During a May 23 hearing held by the House Oversight and Accountability Committee, both Republican and Democratic representatives — as well as the witnesses — seemed to agree that PBM reforms are needed. However, a consensus wasn’t clear on what policies are best suited to fix problems with the current pharmacy benefits landscape, other than mandating increased transparency into how PBMs do business.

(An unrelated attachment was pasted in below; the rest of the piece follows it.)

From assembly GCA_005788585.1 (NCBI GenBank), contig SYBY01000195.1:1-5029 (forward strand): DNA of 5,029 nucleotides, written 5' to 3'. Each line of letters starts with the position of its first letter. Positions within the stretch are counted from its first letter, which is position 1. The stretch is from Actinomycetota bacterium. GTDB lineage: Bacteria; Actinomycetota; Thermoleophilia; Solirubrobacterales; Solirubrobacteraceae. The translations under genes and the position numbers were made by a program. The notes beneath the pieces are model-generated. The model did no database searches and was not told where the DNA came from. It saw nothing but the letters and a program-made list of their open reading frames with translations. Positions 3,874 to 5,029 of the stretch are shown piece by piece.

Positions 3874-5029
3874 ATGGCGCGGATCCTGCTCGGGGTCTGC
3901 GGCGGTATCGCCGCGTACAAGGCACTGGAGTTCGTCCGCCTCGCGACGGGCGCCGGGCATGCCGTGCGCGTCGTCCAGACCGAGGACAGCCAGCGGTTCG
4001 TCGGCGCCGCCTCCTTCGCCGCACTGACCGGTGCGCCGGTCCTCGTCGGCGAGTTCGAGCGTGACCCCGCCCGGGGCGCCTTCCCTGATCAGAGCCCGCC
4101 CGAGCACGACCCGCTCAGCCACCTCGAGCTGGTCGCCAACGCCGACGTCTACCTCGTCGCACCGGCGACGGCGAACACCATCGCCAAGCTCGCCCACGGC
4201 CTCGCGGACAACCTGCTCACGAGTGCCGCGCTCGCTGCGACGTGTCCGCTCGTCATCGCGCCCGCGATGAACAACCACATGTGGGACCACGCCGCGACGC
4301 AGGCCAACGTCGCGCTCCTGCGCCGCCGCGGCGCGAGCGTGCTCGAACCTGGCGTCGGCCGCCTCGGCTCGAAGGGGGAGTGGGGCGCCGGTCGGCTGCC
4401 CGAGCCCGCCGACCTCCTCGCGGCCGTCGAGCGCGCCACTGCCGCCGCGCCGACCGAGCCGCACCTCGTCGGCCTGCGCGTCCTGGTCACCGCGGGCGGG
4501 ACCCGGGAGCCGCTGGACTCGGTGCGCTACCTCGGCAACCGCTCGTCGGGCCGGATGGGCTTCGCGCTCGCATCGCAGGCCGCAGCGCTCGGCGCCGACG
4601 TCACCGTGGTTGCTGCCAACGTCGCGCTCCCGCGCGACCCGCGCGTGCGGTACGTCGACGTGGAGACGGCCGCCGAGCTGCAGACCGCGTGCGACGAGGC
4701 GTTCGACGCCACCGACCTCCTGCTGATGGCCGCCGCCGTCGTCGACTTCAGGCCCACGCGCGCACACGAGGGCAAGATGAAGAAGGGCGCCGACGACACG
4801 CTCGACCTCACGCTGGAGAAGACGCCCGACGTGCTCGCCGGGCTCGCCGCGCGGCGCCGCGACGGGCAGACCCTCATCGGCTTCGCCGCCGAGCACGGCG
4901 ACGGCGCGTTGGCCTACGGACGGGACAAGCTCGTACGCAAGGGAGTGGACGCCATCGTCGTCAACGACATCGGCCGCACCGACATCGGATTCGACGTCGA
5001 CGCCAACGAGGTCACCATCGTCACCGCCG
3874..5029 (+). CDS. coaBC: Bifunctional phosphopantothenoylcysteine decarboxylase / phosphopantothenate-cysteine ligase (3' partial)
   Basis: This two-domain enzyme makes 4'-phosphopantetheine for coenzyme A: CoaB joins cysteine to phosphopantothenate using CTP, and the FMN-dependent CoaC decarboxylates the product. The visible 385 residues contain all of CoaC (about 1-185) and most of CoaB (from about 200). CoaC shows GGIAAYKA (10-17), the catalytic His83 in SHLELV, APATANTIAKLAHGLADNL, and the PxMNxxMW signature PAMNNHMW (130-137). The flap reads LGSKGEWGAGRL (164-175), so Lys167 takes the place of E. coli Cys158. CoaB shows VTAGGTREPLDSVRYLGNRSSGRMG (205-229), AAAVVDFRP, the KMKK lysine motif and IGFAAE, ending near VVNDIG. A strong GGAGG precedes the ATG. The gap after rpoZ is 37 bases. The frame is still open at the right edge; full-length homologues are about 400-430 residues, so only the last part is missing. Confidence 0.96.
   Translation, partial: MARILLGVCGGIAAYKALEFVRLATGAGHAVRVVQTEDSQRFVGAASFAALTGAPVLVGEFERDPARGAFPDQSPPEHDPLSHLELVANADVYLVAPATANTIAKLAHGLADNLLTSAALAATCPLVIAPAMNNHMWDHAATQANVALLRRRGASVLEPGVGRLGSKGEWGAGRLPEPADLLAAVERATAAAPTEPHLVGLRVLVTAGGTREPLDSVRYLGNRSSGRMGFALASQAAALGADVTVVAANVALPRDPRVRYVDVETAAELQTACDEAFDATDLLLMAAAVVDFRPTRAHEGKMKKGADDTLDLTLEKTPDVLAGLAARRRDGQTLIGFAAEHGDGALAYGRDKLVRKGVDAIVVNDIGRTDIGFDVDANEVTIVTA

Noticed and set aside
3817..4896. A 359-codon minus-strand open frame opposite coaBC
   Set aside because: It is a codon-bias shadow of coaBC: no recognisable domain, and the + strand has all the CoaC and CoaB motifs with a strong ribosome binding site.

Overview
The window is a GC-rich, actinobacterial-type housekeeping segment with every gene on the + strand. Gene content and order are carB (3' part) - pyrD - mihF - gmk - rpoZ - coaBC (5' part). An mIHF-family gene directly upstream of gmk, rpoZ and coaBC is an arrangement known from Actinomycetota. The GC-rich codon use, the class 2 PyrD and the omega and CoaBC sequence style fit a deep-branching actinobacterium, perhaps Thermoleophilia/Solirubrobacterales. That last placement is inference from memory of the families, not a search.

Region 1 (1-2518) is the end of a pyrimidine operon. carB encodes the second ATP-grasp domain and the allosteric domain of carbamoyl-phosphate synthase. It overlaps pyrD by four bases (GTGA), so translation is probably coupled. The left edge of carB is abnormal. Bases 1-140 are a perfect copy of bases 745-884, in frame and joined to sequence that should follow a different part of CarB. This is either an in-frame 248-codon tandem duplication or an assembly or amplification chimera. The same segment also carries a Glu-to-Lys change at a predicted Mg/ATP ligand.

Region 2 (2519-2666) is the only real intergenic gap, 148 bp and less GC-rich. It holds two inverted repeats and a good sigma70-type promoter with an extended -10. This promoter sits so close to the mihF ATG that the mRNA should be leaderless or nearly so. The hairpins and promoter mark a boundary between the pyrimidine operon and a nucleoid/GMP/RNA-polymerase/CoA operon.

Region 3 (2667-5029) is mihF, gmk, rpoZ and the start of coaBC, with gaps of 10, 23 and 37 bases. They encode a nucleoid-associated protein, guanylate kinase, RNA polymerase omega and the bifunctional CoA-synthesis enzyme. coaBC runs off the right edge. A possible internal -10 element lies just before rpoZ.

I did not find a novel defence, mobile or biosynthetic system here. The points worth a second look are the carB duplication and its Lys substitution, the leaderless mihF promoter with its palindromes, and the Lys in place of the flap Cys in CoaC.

Just one day after the hearing, another House panel — the Energy and Commerce Committee — advanced the Promoting Access to Treatments and Increasing Extremely Needed Transparency (PATIENT) Act of 2023, which would require PBMs to annually report to employer plan sponsors a host of information about prescription drug spending, utilization, acquisition costs, rebates and more. Specific to the Medicaid program, the legislation would also ban spread pricing, which occurs when PBMs pay pharmacies dispensing a drug less than what they charge payers and pocket the difference. The Biden administration on May 23 proposed a regulation that targets spread pricing in Medicaid, but it does not ban the practice.